Submitted May 20, 2009

A decision I'll never regret

My name is Gene Couch. I'm from Central Florida. This is a true story and can be confirmed by contacting the Kissimmee Park Services and/or the Osceola Sheriff's Dept. My wife and I love to go kayak fishing and have kayaked several rivers in Florida, including the Alafia and the Hillsboro rivers and many lakes, fishing (with gators, which is another story).

One day, in May ('06), we decided we'd go over to Kissimmee, FL (next to Orlando) and kayak the Lake Kissimmee area, as there's 3 lakes that are connected by canals, to make a triangle. Our plan was to kayak around the 3 lakes, through the canals, in one day, so we knew to bring enough water and granola bars (and of course, sunscreen and bug spray and a cell phone) for a day trip. We got there around noon and saw that the journey started at a boat ramp and then the first canal to the first lake.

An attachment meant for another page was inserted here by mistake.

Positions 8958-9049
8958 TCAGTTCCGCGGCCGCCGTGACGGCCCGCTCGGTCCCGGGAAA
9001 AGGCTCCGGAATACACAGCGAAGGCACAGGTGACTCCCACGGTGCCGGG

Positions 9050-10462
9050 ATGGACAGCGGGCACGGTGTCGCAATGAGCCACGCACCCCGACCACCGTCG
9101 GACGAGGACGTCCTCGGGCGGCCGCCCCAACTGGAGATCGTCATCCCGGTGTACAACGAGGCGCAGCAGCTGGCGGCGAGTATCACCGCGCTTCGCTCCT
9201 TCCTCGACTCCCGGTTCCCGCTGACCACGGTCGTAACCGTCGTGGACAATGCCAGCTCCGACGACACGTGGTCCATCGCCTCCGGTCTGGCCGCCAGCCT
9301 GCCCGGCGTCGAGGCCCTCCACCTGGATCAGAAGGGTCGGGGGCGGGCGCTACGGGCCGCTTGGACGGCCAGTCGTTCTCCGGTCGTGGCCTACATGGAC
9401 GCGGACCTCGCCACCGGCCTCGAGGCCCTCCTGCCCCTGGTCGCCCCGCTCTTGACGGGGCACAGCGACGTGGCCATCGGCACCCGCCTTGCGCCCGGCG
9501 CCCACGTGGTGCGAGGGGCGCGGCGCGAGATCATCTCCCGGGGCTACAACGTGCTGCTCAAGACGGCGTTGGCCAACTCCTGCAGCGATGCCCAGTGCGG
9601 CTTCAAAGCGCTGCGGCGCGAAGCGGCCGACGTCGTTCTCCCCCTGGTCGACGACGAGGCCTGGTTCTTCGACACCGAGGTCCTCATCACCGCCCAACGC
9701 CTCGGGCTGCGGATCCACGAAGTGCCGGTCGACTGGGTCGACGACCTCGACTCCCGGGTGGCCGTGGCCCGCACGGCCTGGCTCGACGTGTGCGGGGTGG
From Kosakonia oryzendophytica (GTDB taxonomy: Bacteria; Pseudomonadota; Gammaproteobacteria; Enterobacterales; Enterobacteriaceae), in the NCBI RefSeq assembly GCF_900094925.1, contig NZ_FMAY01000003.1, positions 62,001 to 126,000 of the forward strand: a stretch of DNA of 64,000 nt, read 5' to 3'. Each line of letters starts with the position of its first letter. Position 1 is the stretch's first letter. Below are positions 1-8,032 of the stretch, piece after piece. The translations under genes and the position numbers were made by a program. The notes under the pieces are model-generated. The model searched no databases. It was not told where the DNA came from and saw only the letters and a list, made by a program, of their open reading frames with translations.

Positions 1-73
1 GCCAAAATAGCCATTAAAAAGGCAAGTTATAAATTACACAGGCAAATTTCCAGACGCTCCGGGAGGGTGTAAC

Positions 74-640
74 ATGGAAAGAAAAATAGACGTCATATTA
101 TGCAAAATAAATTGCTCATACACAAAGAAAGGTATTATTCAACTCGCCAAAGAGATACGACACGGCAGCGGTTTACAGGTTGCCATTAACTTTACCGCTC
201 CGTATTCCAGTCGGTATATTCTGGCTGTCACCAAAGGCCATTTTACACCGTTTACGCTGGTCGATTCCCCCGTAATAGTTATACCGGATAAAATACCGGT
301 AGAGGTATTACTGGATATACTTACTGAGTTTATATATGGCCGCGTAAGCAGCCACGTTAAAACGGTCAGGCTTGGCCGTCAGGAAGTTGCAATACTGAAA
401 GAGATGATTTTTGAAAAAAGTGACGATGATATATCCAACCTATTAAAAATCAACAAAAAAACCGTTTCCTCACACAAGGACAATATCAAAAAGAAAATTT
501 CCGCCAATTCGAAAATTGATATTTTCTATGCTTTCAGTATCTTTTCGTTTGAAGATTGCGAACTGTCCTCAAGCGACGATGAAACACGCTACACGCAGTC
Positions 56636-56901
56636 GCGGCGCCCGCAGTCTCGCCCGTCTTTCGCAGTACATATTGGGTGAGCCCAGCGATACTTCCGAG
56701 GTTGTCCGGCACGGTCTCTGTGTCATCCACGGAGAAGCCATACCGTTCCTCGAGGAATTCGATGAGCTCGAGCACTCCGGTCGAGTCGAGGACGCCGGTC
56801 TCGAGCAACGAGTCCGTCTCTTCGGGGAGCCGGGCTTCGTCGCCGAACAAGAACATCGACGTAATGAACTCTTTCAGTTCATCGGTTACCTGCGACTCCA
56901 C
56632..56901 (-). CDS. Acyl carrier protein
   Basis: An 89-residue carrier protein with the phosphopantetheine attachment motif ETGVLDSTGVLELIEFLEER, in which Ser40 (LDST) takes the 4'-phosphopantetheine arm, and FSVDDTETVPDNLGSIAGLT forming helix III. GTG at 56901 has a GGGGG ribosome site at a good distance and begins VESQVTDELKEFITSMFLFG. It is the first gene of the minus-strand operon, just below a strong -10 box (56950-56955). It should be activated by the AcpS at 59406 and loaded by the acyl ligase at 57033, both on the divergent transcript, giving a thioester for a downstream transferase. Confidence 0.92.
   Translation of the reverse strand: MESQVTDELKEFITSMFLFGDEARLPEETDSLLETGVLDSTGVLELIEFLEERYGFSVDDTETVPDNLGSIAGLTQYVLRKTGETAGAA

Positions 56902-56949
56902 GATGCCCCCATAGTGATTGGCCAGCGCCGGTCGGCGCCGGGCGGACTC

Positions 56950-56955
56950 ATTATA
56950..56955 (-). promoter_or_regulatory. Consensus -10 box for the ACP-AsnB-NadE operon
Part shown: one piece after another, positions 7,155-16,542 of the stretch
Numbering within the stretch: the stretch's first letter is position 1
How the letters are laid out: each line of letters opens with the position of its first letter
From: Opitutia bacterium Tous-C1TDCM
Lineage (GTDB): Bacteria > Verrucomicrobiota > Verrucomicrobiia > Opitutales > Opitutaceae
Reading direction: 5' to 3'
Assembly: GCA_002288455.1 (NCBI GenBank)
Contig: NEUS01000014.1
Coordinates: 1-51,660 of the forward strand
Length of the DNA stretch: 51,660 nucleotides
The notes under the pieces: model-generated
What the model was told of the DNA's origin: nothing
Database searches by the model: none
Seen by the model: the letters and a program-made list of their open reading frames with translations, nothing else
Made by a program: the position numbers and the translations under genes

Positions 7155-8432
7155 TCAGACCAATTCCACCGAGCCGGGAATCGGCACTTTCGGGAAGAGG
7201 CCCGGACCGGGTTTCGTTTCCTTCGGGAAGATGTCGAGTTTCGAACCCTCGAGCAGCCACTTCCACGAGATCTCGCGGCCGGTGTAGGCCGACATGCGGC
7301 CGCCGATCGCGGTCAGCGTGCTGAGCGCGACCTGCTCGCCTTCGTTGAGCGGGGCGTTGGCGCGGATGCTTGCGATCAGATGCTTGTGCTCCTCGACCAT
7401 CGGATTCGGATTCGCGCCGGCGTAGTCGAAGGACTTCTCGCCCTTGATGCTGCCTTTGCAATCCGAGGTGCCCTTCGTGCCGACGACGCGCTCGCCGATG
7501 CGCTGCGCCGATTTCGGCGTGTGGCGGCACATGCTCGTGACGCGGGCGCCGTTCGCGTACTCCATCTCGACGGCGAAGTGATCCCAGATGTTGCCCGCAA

The "adventure" started right away, as the canal was overgrown with Hydrilla, but being the "troopers" we were, we decided to push on. So, we're literally pushing ourselves through this foliage with our paddles, only occasionally finding bare spots to paddle through water. Snakes and turtles and gators were brushing up against our kayaks as we startled them as we pushed through the "jungle". Three hours later, we made it through the canal and into the first lake - Lake Rosalie. We found ourselves in some tall reeds coming up out of the water, so we fished the area a bit, but they weren't biting as it was in the middle of the afternoon, so we decided to push on. The lake was huge, probably 6 square miles, but we stayed close to the shore, as we were looking for the canal, connecting us to the second lake - Tiger Lake. We found the canal and these are small canals, probably 20 feet wide and the current was flowing against us! Now, we'd saw some air boats zipping up and down the lake, but paid them no mind. However, when confronted with those monstrosities in that small canal was terrifying (of course, how else did they get from lake to lake.) We had to pull over to let them pass and they barged through the canal like no one else was there. Needless to say, those V-8 car motors with aircraft propellers made quite a noise and wind!